The people have spoken.
Based on initial results from the Commission on Elections, the tough-talking Davao City Mayor Rodrigo Duterte is on his way to a landslide victory in the May 9 presidential elections and will thus become the country’s president starting noon of June 30, 2016.
As of this writing (May 10), Duterte was leading administration candidate Mar Roxas by more than six million votes, so far the highest margin of victory in a presidential election held under the 1987 Constitution, higher than President Benigno S. Aquino III’s lead of 5.7 million over former President Joseph Estrada in 2010. Percentage-wise, however, Aquino’s 42.08 percent share remains the highest in the post-martial law era.
With almost 74 percent of the votes already counted and his margin further increasing with new votes coming in, there is no way Roxas or independent candidate Grace Poe can catch up or even close in on Duterte.
Realizing the inevitable and in a class act, Poe conceded defeat to Duterte and promised to help in the healing process for a nation that for months leading to the election has been severely divided by one of the, if not the most contentious presidential election in recent Philippine history.
“Binabati ko si Mayor Rodrigo Duterte at ipinapangako ko ang aking pakikiisa sa paghilom ng ating bayan at pakikiisa ng ating mga kababayan tungo sa patuloy na pag-unlad ng ating bansa,” said Poe, who lived in the United States long enough to witness losing candidates conceding within minutes of the tabulation completion.
Poe’s running mate, Senator Chiz Escudero, followed suit and conceded defeat in the vice presidential contest, in which Liberal Party candidate Camarines Sur Rep. Leni Robredo was nursing a slim 100,000-vote lead over independent Sen. Bongbong Marcos. This contest was headed to a photo finish.
Escudero, who led in surveys in the early part of the campaign, was languishing in fourth behind Robredo, Marcos and Sen. Alan Peter Cayetano
Sen. Antonio Trillanes, who was in distant fifth and who tormented Duterte in the last week of the campaign with allegations of hidden wealth, conceded Duterte has won the election “clearly and convincingly” and pledged that he would not stand in the way of reforms to be initiated by Duterte.
“I respect the will of the Filipino people. They have spoken clearly and resoundingly that they want Mayor Duterte to be our next president,” Trillanes said. “I assure the mayor and our countrymen that I will not be a hindrance to the reform initiatives he intends to push in our government.”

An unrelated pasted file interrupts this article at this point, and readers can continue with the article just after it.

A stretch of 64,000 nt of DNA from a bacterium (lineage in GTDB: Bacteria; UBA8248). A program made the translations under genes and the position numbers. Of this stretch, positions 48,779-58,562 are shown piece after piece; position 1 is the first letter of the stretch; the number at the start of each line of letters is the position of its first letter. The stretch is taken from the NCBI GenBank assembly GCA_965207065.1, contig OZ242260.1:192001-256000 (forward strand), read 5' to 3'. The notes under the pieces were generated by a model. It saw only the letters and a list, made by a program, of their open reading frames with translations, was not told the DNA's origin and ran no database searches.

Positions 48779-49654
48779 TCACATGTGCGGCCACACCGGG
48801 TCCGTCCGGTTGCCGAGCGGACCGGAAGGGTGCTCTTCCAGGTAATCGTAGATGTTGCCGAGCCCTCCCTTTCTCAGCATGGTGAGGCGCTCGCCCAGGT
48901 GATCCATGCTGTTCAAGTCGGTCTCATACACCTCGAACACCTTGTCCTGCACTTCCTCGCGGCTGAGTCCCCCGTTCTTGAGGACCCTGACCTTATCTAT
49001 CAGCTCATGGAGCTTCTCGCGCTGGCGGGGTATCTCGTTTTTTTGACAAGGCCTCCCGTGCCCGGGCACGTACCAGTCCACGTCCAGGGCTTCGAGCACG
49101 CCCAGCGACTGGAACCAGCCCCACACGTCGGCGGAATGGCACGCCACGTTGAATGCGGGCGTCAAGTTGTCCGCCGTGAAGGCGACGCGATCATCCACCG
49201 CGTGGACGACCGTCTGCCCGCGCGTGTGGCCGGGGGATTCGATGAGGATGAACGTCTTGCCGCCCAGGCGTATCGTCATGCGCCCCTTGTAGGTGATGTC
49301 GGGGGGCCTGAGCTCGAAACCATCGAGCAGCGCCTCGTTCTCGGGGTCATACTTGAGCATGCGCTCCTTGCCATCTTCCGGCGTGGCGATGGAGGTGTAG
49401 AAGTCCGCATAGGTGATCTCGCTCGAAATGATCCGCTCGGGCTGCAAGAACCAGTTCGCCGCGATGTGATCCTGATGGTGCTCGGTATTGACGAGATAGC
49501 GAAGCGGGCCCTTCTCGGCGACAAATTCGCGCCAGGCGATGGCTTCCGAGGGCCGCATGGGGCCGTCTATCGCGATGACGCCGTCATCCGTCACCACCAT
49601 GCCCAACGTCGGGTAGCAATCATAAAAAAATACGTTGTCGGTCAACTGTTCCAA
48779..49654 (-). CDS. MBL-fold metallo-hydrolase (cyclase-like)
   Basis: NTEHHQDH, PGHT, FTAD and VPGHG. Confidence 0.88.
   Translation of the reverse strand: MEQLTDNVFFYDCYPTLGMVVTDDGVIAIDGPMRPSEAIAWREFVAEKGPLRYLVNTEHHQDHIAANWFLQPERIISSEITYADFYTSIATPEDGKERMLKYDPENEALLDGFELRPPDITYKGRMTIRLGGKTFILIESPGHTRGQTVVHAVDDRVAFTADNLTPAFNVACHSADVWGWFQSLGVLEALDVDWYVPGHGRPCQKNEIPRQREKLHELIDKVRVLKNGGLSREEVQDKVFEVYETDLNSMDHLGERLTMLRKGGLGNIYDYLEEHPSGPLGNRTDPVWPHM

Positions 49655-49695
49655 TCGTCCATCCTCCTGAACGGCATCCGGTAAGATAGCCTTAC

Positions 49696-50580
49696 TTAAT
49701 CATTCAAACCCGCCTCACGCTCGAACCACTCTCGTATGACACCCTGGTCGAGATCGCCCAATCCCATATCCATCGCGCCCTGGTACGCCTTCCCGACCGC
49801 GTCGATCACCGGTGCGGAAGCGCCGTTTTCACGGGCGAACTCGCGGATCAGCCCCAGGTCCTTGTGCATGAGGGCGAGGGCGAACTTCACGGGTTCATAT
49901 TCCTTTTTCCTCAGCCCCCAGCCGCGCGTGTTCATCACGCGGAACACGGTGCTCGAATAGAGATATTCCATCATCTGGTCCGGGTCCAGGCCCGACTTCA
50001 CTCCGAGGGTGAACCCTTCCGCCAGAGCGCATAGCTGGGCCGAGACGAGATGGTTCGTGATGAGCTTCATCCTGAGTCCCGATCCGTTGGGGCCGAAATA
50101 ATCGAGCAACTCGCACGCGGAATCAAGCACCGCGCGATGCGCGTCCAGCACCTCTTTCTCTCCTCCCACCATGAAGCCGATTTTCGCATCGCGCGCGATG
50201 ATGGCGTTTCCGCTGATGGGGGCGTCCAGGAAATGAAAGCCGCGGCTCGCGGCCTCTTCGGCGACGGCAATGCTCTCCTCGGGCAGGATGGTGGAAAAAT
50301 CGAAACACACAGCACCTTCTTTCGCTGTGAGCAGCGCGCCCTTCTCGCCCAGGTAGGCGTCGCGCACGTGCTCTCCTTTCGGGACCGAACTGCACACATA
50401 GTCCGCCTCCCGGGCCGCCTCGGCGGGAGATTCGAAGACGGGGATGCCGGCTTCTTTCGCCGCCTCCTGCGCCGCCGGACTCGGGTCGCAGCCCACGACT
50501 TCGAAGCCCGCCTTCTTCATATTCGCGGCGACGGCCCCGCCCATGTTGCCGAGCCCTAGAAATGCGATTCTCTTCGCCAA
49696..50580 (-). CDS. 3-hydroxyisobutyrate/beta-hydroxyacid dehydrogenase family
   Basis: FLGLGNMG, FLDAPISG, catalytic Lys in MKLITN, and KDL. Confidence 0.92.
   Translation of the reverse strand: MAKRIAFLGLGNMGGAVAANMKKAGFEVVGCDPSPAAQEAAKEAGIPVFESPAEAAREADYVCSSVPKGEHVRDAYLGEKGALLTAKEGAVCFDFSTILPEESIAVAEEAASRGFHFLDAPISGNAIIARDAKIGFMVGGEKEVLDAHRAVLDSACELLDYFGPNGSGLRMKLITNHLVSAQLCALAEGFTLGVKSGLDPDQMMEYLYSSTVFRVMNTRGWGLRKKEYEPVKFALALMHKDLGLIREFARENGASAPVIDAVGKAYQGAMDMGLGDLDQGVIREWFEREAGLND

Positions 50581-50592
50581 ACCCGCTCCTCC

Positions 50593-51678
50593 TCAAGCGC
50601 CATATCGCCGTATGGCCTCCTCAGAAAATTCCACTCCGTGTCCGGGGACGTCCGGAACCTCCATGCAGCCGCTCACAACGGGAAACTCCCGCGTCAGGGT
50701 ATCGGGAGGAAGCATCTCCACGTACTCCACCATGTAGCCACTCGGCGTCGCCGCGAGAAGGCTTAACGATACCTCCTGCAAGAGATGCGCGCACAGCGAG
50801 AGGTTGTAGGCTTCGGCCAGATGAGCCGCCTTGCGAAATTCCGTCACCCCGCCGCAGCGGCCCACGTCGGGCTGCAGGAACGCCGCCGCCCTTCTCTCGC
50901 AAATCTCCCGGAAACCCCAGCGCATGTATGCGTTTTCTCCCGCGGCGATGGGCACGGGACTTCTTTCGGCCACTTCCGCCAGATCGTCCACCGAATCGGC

These are class acts shown by Poe, Escudero and Trillanes, and I hope that the other losing candidates would follow suit and make their covenant with the people to respect their voice and contribute to the long healing process that should follow this naturally divisive democratic process.
“Vox populi, vox Dei.” The voice of the people is the voice of God. The “bosses” have spoken resoundingly and unequivocally.
President Aquino should lead officialdom in respecting the voice of the people, whom the outgoing president has repeatedly called his “bosses.” The President, who staked his legacy by declaring that this election is a referendum on his “daang matuwid” governance, is the biggest loser in this contest because Duterte’s victory is a clear, resounding rebuke of his claim that he is the best president the country has ever had in terms of solid achievements.
Aquino stomped the campaign trail to pitch for Roxas and Robredo and his “daang matuwid” governance. When it became obvious that Duterte was headed to victory, Aquino called on Roxas and Poe to agree to unite to stop the Davao mayor. But neither Roxas nor Poe, understandably, was willing to withdraw after going through a grueling campaign.
Aquino should make up for his loss of face with a magnanimous act by leading his party mates in congratulating Duterte for the victory and pledging to help heal the nation.
I hope that Aquino and his Liberal party mates would be gracious in defeat and not initiate any plot to defy the people’s voice, such as seeking to disqualify Duterte on technicality. Remember that the Comelec decided to overlook the fact that the Davao mayor substituted for PDP-Laban party mate Martin Dino, who for some reason wrote in his Certificate of Candidacy (CoC) that he was running for Pasay mayor instead of for president.
There is a chance that Roxas, on the prodding of Aquino, may file a protest before the Presidential Electoral Tribunal (PET), a judicial-legislative body that has exclusive jurisdiction over presidential electoral protests. The tribunal could declare Roxas the winner by the PET based on this technicality.
The election has also shown that the voters are now independent-minded and conscientious about their votes as shown by the surprise ascent to the top of the Senate race by TESDA chief Joel Villanueva, the victories of independents Dick Gordon, Migs Zubiri and Risa Hontiveros, and the poor performance of showbiz/TV celebrities like Alma Moreno, Mark Lapid, Edu Manzano and Rey Langit.
After months of acrimonious campaign that divided families and friends as can be gleaned from the unending debates in the social media, it is paramount that the winners focus on healing the nation. No more exchange of threats and expletives. The winners should show they are magnanimous in victory and the losers that they can be gracious in defeat. This should include the candidates’ supporters.
The people have spoken. Let us all respect that.